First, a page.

Text by Lyubov Melnickowa
Tell us a little about yourself. As an art photographer, you have a very unusual background. Please tell our readers more about it.
My name is Alexander Platz and I was born in Berlin. In 1984, when I was nineteen, I joined the Berlin police force. At the time, I had no exposure to art whatsoever. I loved the training and the job, because I enjoyed working with people back then, too.
My first encounter with creative work came in the nineties, when I wrote novels and short stories, as a kind of contest, with friends who worked as actors. This is also how I got started working as a consultant, training actors for their roles, while still continuing my police work. One of my friends was the antagonist in the police series “Die Wache”. Later, I completed a project on “Operational Training for the Berlin Riot Police”. Here, I was the idea generator, scriptwriter and director, and was responsible for the production and presentation of a 15-minute film about the results.
In the meantime, as a fully fledged police officer, I devoted several years to pursuing my conventional career with the police. In 2004, after a work-related accident (resulting in post-traumatic stress disorder), I found my way to photography, quite by chance. I fought against the trauma-related flashbacks by taking photos that formed new images in my head and helped me find my way back to my emotions. I had absolutely no idea about photographic techniques and wasn’t interested in them. I just wanted to take photos, and was on the „hunt for my inner self“. During this time, I only learned the techniques that I really needed. My pictures from this period always had a sombre aspect. My works included portraits, nudes, erotic studies, dance photography at the Friedrichstadt-Palast revue theatre in Berlin, and portraits of boxers. Sometimes, I think I’ve always been searching for human biographies, encounters and experiences through my work, to learn more about life.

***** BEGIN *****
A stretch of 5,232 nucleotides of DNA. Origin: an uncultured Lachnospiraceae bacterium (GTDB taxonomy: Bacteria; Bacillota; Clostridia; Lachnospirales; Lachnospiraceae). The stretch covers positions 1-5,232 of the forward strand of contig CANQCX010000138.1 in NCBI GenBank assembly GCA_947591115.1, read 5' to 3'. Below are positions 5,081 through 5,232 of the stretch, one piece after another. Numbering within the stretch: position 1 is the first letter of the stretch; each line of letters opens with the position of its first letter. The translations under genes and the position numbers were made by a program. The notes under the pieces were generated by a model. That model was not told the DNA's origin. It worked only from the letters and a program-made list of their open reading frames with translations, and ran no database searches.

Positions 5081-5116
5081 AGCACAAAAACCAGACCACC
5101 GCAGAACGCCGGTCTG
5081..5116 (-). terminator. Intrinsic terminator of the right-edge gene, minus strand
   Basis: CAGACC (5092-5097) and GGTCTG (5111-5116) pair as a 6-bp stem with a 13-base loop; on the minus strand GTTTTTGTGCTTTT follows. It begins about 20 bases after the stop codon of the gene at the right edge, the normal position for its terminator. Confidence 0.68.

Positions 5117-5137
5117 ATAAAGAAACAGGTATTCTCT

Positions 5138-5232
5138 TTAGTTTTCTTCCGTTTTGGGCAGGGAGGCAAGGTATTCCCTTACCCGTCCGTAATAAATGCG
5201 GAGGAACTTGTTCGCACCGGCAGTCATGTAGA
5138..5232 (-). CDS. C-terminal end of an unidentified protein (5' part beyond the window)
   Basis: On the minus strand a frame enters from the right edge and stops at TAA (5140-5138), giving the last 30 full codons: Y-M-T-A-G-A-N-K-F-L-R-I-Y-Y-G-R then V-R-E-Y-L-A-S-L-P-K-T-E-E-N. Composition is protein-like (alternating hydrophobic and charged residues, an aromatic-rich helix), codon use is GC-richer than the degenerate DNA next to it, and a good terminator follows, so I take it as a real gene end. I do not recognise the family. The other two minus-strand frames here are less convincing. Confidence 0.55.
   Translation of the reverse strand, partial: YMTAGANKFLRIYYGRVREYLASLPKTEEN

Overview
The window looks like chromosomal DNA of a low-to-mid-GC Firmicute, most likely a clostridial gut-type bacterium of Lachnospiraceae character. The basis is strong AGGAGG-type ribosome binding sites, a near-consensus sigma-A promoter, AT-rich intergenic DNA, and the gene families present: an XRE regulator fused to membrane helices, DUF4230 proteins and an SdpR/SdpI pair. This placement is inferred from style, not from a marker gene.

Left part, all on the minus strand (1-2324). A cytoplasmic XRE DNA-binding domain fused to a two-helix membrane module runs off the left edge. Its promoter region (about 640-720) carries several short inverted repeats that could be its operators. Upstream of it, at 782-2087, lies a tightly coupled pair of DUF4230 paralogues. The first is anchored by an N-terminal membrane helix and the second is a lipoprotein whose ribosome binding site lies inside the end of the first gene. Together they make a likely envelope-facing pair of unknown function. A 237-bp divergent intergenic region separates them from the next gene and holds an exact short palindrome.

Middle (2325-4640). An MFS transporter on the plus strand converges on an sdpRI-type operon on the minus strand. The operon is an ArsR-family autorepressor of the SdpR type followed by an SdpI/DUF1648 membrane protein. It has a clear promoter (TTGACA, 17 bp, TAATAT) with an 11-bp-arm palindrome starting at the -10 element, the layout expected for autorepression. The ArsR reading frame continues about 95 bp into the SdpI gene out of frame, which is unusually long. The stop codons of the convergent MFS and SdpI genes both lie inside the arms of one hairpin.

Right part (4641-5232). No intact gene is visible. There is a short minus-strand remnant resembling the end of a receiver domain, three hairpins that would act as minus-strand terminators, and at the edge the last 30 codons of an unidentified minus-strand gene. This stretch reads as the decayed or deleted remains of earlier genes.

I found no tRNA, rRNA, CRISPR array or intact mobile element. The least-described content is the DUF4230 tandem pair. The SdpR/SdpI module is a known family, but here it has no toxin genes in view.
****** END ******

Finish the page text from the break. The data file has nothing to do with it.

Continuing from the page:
In 2016, it occurred to me that with my people photography I’d dabbled in just about everything except fashion. I’m not a fan of talking about things that I’ve never delved into before. So the first thing I did was start researching, and I emersed myself in this via YouTube. I asked myself how I could combine fashion photography with my interest in people and their expression.
Because I want to be independent in my work, I decided to go against the traditional path of working with designers and stylists. I wanted to develop my own interpretation of people and fashion in my photographic world and find my personal visual language.
By happy chance, I stumbled upon a documentary about “anti-fashion” and “grunge”. I’m also a big fan of the English “mod” subculture and its development through to today. There are many facets of the world of fashion that can be traced back to these influences. I could identify with a lot of this, since my own style of dress and my lifestyle are based on this subculture. And so, the idea of using this as a starting point began to grow.
As I browsed through Berlin’s second-hand shops and bought clothes; I learned everything I could about what interested me and about fashion. I used, and still do use, international magazines, YouTube documentaries, books and interviews. And then I started the photographic work. This is how the visual language and aesthetics that I still use today came into being.
At the same time, I was also working on my “My Japanese Faction” project. Here, I was able to process my fascination with Japanese aesthetics, my enthusiasm for Yoshi Yamamoto, Nobuyoshi Araki, Takeshi Kitano and the Japanese samurai period. My fascination is fuelled by the pervasive interaction between the exterior and the internal feelings in Japanese history and the present day.
All these experiences come together in my current upcycling project: “Fairy Tale Dreams”.